By Judy H. Fitzpatrick
PHILIPSBURG--The Netherlands Antilles flag was lowered in front of the Courthouse at the stroke of midnight Saturday (10th October 2010) and the St. Maarten flag was hoisted to mark symbolically the end of one era and the birth of new Country St. Maarten, rounding off a decade of lobbying, negotiations and agreements.
The folded Netherlands Antilles flag was presented to the St. Maarten Museum to preserve as a symbol of the dismantled Netherlands Antilles.
With the St. Maarten song playing in the background, roars of applause rang out from the crowd that gathered to witness the ceremony when the St. Maarten flag, designed by Roselle “Rosie” Richardson in 1985, was hoisted. This was followed by fireworks and a celebratory mood as officials embraced and congratulated each other on St. Maarten’s increased autonomy.
The national anthem of the Netherlands, the Wilhelmus, the anthem of the Netherlands Antilles, and the St. Maarten song had been played earlier in the ceremony.
Calling the occasion “momentous” and “historical,” former Acting Lt. Governor Reynold Groeneveldt, who was appointed Acting Governor on Sunday, lauded the “dignified manner” in which country status had been achieved without violence – a point echoed by Dutch Justice Minister Ernst Hirsch Ballin during the first Parliament meeting on Sunday.
“This process was always conducted in a dignified and businesslike manner. The negotiations were not easy, but never at any time was there any need for revolt, violence or war, like in some other countries, when it came to the exercise of the right to self-determination by the people of the Caribbean part of the Kingdom,” Groeneveldt told the gathering.
In attendance were local dignitaries, representatives of the United People’s Party/Democratic Party coalition government and the National Alliance, and overseas guests including Hirsch Ballin, Caribbean Community Caricom Deputy Secretary General Lolita Applewhaite, Anguilla’s Chief Minister Hubert Hughes and Minister Walcott Richardson and spouse, and Collectivité of French St. Martin President Frantz Gumbs and St. Martin Préfet Jacques Simmonet.
“Our country has become a beacon of hope for persons from many parts of the world and we must all be very proud of the Netherlands Antilles and what it has meant for us as a people. Nevertheless, the time has come for us to make new arrangements that will go into effect shortly.
“As we embark on another stage in the pursuit of full internal self-government within the Kingdom, we hope that we can continue to count on the support of all the partners in the Kingdom and we look forward to closer ties and more cooperation in mutual benefit of our respective peoples,” Groeneveldt said.
“In 1942, Her Majesty Queen Wilhelmina announced in her speech from London that at the end of World War II the Kingdom would embark on creating a new constitutional order within the Kingdom. After several years of negotiations the Statuut was adopted creating a Kingdom consisting of the Netherlands, the Netherlands Antilles and Suriname.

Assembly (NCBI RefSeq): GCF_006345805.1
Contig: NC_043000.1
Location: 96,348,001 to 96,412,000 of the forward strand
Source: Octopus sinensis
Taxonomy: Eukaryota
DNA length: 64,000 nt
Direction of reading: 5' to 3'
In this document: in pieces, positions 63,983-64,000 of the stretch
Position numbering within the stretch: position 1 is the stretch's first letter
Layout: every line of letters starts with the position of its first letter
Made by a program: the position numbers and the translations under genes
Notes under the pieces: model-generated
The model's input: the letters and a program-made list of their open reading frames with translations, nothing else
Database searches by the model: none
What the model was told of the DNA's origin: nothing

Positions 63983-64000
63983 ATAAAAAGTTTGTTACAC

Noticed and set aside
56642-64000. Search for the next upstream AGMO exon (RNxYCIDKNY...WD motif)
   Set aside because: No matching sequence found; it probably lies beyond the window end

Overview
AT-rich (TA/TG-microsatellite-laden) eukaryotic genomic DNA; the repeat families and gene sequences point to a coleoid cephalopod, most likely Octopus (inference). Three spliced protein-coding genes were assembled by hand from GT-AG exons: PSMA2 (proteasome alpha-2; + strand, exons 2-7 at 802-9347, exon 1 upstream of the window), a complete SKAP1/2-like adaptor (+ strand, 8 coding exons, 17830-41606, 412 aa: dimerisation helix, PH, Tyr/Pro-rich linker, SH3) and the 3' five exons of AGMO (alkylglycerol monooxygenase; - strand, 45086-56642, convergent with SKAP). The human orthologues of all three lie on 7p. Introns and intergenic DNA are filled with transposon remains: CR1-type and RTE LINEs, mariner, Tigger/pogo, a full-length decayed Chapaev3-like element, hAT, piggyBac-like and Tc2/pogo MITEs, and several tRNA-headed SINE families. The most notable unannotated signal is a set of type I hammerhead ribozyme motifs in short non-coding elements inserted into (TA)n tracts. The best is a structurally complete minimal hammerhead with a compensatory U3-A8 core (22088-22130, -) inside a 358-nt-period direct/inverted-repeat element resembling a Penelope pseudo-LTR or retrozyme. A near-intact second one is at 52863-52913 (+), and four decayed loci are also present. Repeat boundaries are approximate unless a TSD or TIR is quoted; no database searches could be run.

“Today we are 50 years later, and after much deliberation and negotiation the Kingdom again is being re-formed. During the last 50 years we can be proud of the achievements. As a Country the Netherlands Antilles, we have experienced years of mainly prosperity and growth for our people and also some years in which austerity measures had to taken.” He asked Minister Hirsch Ballin to convey St. Maarten’s “sincere appreciation” to Her Majesty Queen Beatrix and the Dutch government “for the excellent cooperation.”
He also thanked the people of St. Maarten and all those who had served the country the Netherlands Antilles, as well as members of the previous governments, who he said “have worked diligently in the preparation of the new constitutional order, and all those persons who attended the countless meetings and sat for hours and days at the negotiating tables.
“Your efforts and valuable contributions are very much appreciated. As the last [Acting] Lt. Governor performing my final official duties, permit me to say farewell to the Netherlands Antilles and entrust the care and responsibility for the people of this great island nation to the Governor and the government of Country St. Maarten.
“I pray that the people of the new island nation will experience prosperity beyond measure and that our difficult days may be but few, that this country will continue to be the most favourite place on earth for many, and that the people of this country will continue to find special favour with God and be protected from all disasters.”
The ceremony was preceded by a cocktail reception for dignitaries and invited guests at Holland House Beach Hotel. Reporters and photographers were barred from covering the reception.
About an hour before midnight, dignitaries walked from Holland House to the Courthouse, where a large tent had been set up. The Courthouse was decorated in the colours of the St. Maarten flag for the occasion.
St. Maarten Flag
The St. Maarten flag was adopted in June 1985 and was officially hoisted for the first time in front of the Government Administration Building in the same year. The colour red in the flag represents solidarity and courage; while white stands for peace and friendliness and blue represents the environment, such as the skies, beaches and seas.
The coat of arms in the flag depicts the Court House in Philipsburg; the island’s national flower the yellow sage and St. Maarten’s national bird the Brown Pelican in flight with the sun as its backdrop. It also has a silhouette of the border monument and the words "Semper pro grediens” (latin for ‘ever moving forward’) towards the bottom.
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